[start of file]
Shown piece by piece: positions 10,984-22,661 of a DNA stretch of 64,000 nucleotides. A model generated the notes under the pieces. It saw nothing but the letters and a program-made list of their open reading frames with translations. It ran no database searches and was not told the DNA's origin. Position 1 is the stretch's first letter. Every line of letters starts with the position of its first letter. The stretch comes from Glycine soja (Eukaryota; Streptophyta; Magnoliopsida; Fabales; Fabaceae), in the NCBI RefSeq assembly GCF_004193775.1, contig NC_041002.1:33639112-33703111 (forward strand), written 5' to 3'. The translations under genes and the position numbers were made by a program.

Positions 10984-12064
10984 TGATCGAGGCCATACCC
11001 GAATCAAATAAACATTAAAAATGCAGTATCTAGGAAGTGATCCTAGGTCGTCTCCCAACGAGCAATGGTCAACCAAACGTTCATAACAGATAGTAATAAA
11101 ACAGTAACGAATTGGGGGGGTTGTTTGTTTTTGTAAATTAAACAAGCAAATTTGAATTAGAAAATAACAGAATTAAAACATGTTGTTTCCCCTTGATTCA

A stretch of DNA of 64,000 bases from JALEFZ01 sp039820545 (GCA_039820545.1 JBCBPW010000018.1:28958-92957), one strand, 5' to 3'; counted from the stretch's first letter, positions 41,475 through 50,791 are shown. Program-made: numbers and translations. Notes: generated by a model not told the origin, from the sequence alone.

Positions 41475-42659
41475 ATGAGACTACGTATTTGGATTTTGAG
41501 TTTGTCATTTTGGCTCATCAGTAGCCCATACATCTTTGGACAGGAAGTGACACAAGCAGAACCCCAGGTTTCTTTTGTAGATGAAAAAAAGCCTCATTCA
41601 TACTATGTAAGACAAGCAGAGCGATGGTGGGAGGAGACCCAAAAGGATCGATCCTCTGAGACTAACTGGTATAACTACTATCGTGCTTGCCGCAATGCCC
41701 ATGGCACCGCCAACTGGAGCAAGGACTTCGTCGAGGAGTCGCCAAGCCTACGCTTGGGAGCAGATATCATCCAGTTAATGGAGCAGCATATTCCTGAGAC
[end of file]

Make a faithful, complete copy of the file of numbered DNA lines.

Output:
Shown piece by piece: positions 10,984-22,661 of a DNA stretch of 64,000 nucleotides. A model generated the notes under the pieces. It saw nothing but the letters and a program-made list of their open reading frames with translations. It ran no database searches and was not told the DNA's origin. Position 1 is the stretch's first letter. Every line of letters starts with the position of its first letter. The stretch comes from Glycine soja (Eukaryota; Streptophyta; Magnoliopsida; Fabales; Fabaceae), in the NCBI RefSeq assembly GCF_004193775.1, contig NC_041002.1:33639112-33703111 (forward strand), written 5' to 3'. The translations under genes and the position numbers were made by a program.

Positions 10984-12064
10984 TGATCGAGGCCATACCC
11001 GAATCAAATAAACATTAAAAATGCAGTATCTAGGAAGTGATCCTAGGTCGTCTCCCAACGAGCAATGGTCAACCAAACGTTCATAACAGATAGTAATAAA
11101 ACAGTAACGAATTGGGGGGGTTGTTTGTTTTTGTAAATTAAACAAGCAAATTTGAATTAGAAAATAACAGAATTAAAACATGTTGTTTCCCCTTGATTCA

A stretch of DNA of 64,000 bases from JALEFZ01 sp039820545 (GCA_039820545.1 JBCBPW010000018.1:28958-92957), one strand, 5' to 3'; counted from the stretch's first letter, positions 41,475 through 50,791 are shown. Program-made: numbers and translations. Notes: generated by a model not told the origin, from the sequence alone.

Positions 41475-42659
41475 ATGAGACTACGTATTTGGATTTTGAG
41501 TTTGTCATTTTGGCTCATCAGTAGCCCATACATCTTTGGACAGGAAGTGACACAAGCAGAACCCCAGGTTTCTTTTGTAGATGAAAAAAAGCCTCATTCA
41601 TACTATGTAAGACAAGCAGAGCGATGGTGGGAGGAGACCCAAAAGGATCGATCCTCTGAGACTAACTGGTATAACTACTATCGTGCTTGCCGCAATGCCC
41701 ATGGCACCGCCAACTGGAGCAAGGACTTCGTCGAGGAGTCGCCAAGCCTACGCTTGGGAGCAGATATCATCCAGTTAATGGAGCAGCATATTCCTGAGAC